Former NBA player David West commented strongly on the idea raised by a former Olympian that “athletes are literally the new slaves” based on their reliance on the contracts they are beholden to.
"It's almost like the contract is the new slave chains."
"Athletes are literally the new slaves." pic.twitter.com/xiN69xJ2WZ
— Ryan Reynolds (@coolsportsvids) October 5, 2023
“It’s almost like the contracts are the new slave chains, right?” Gwen Berry said. “So you have to sign this contract and sign this document and sign this document. It’s like you’re binded to this, and then if you break that, that’s your livelihood, that’s your life.
“So we the new slaves. Athletes are literally the new slaves because we need this. Our families, our friends depend on this contract to eat.”
The remarks made by Berry on the ESPN+ series “Skin in the Game” drew a response from West on social media.
🤦🏾♂️ Nothing is comparable to the "slave system" go hoop, run, catch, dance, sing, act and entertain for a living and leave it at that. Historical revisionism is a dangerous thing. https://t.co/qosVzgdXNE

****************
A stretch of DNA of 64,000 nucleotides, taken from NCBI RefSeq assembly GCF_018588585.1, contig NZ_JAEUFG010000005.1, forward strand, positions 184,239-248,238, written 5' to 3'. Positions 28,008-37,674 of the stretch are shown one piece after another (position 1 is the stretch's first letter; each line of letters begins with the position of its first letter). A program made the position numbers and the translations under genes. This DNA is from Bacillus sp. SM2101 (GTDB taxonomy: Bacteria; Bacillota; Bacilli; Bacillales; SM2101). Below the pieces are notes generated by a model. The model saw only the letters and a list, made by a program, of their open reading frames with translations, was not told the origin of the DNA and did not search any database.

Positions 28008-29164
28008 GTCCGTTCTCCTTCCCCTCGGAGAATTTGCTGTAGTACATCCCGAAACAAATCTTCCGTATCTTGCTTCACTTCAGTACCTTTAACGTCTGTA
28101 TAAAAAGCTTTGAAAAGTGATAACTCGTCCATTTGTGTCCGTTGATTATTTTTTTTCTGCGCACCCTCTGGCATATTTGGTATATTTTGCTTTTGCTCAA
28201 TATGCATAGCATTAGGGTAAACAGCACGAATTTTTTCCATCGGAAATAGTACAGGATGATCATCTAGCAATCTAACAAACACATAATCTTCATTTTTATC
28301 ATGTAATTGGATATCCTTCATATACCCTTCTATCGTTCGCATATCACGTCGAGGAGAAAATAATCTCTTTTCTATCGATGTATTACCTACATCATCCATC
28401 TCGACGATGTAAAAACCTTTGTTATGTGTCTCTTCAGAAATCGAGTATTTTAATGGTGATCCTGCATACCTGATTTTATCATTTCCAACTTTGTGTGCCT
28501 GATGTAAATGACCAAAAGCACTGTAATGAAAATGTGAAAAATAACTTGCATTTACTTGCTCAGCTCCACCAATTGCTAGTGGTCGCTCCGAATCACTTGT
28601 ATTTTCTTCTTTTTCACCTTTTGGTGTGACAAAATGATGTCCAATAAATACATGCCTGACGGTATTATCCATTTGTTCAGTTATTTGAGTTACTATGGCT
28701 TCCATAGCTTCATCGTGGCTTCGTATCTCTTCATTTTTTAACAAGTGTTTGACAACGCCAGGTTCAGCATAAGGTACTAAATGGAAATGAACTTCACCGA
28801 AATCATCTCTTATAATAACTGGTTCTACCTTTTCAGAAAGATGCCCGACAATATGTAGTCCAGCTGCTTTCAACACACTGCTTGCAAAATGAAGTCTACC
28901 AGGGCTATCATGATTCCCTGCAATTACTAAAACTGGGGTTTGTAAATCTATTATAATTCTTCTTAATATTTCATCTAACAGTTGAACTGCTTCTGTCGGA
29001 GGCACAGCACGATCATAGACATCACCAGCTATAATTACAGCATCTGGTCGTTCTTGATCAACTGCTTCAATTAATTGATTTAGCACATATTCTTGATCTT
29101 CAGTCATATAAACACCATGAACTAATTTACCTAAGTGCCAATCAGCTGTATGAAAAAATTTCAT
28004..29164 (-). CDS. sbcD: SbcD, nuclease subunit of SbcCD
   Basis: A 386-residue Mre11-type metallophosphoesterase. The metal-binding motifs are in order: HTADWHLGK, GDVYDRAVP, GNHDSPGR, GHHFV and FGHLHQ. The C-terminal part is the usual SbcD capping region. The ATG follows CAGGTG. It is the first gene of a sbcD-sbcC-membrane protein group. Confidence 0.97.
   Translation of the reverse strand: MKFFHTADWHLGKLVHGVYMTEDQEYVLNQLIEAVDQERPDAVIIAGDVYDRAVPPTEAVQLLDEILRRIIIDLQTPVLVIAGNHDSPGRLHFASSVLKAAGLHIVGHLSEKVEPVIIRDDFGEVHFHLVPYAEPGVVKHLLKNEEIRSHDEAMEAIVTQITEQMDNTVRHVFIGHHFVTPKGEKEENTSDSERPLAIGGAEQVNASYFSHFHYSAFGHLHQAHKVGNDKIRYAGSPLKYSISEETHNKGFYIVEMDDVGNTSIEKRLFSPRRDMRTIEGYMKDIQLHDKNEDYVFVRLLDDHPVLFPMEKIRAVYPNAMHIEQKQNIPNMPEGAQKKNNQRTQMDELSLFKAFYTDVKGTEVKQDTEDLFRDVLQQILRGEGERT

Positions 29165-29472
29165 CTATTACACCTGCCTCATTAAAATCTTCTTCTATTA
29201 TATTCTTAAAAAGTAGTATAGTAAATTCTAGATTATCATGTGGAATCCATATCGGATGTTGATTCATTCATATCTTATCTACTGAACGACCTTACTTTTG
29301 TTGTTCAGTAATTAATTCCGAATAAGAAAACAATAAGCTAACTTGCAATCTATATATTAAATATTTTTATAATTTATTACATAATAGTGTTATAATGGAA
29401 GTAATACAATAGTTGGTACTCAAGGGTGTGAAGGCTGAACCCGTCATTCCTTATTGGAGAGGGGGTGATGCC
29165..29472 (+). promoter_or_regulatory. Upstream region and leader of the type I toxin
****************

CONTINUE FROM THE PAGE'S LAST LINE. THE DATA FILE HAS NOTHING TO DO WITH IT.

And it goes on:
— David West (@D_West30) October 7, 2023
West played 15 NBA seasons, with his last in the 2017-18 campaign for the Golden State Warriors. While he isn’t always active on X (formerly known as Twitter), he does tend to offer his opinion on different topics from time to time. He recently got angry at EuroLeague player Kyle Hines saying that the “NBA is checkers and Europe is chess.”
That’s nothing compared to Berry’s strong remarks, however.
The track and field athlete competed in the hammer throw at the 2016 and 2020 Olympics (which were held in 2021 due to the COVID-19 pandemic). She has been involved in controversial protests in the past, raising her fist atop the medal stand following the playing of “The Star-Spangled Banner” at the 2019 Pan American Games, which resulted in her being put on probation by the International Olympic Committee.
She later turned away from the flag during the national anthem at the U.S. Olympic trials in 2021. In 2023, the 34-year-old was suspended from competition for 16 months for anti-doping violations.
Though about totally divergent topics, this is not the first recent exchange involving a U.S. track athlete and those with ties to the NBA.
Last month, sprinter Noah Lyles raised the idea that the winning NBA team is not really a world champion because the competition isn’t decided against a truly international field, as he did by winning three gold medals at the World Athletics Championship.
It drew a response from Los Angeles Clippers star Paul George, who said the recognition is deserved because the NBA is the best league in the world and many of its players come from outside the United States.
The takes by Lyles and George may be worthy of a reasonable debate, unlike the ideas raised by Berry trying to tie professional sports with slavery.